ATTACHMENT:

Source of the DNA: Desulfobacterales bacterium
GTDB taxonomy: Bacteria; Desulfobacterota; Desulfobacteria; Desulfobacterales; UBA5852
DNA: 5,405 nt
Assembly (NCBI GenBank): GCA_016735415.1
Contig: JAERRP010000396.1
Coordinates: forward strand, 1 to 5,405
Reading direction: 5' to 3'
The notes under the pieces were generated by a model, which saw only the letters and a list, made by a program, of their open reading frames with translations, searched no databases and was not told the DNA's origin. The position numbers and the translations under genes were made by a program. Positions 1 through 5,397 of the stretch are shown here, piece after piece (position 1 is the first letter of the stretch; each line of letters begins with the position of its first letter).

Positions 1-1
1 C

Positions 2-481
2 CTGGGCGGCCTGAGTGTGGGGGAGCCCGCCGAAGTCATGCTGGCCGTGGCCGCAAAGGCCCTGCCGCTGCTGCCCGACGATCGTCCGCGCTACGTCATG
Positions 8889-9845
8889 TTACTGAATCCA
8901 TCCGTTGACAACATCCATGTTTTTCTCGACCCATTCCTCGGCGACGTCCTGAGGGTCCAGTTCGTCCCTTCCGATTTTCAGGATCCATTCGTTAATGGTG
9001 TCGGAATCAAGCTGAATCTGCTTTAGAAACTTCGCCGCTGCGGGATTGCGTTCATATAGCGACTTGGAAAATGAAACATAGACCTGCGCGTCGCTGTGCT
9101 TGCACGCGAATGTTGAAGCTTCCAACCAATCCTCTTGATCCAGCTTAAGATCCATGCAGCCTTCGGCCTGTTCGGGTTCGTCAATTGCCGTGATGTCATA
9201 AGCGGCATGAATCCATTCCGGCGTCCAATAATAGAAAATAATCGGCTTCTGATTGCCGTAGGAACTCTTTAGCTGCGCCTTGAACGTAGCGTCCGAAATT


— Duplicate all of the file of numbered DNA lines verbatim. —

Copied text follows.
Source of the DNA: Desulfobacterales bacterium
GTDB taxonomy: Bacteria; Desulfobacterota; Desulfobacteria; Desulfobacterales; UBA5852
DNA: 5,405 nt
Assembly (NCBI GenBank): GCA_016735415.1
Contig: JAERRP010000396.1
Coordinates: forward strand, 1 to 5,405
Reading direction: 5' to 3'
The notes under the pieces were generated by a model, which saw only the letters and a list, made by a program, of their open reading frames with translations, searched no databases and was not told the DNA's origin. The position numbers and the translations under genes were made by a program. Positions 1 through 5,397 of the stretch are shown here, piece after piece (position 1 is the first letter of the stretch; each line of letters begins with the position of its first letter).

Positions 1-1
1 C

Positions 2-481
2 CTGGGCGGCCTGAGTGTGGGGGAGCCCGCCGAAGTCATGCTGGCCGTGGCCGCAAAGGCCCTGCCGCTGCTGCCCGACGATCGTCCGCGCTACGTCATG
Positions 8889-9845
8889 TTACTGAATCCA
8901 TCCGTTGACAACATCCATGTTTTTCTCGACCCATTCCTCGGCGACGTCCTGAGGGTCCAGTTCGTCCCTTCCGATTTTCAGGATCCATTCGTTAATGGTG
9001 TCGGAATCAAGCTGAATCTGCTTTAGAAACTTCGCCGCTGCGGGATTGCGTTCATATAGCGACTTGGAAAATGAAACATAGACCTGCGCGTCGCTGTGCT
9101 TGCACGCGAATGTTGAAGCTTCCAACCAATCCTCTTGATCCAGCTTAAGATCCATGCAGCCTTCGGCCTGTTCGGGTTCGTCAATTGCCGTGATGTCATA
9201 AGCGGCATGAATCCATTCCGGCGTCCAATAATAGAAAATAATCGGCTTCTGATTGCCGTAGGAACTCTTTAGCTGCGCCTTGAACGTAGCGTCCGAAATT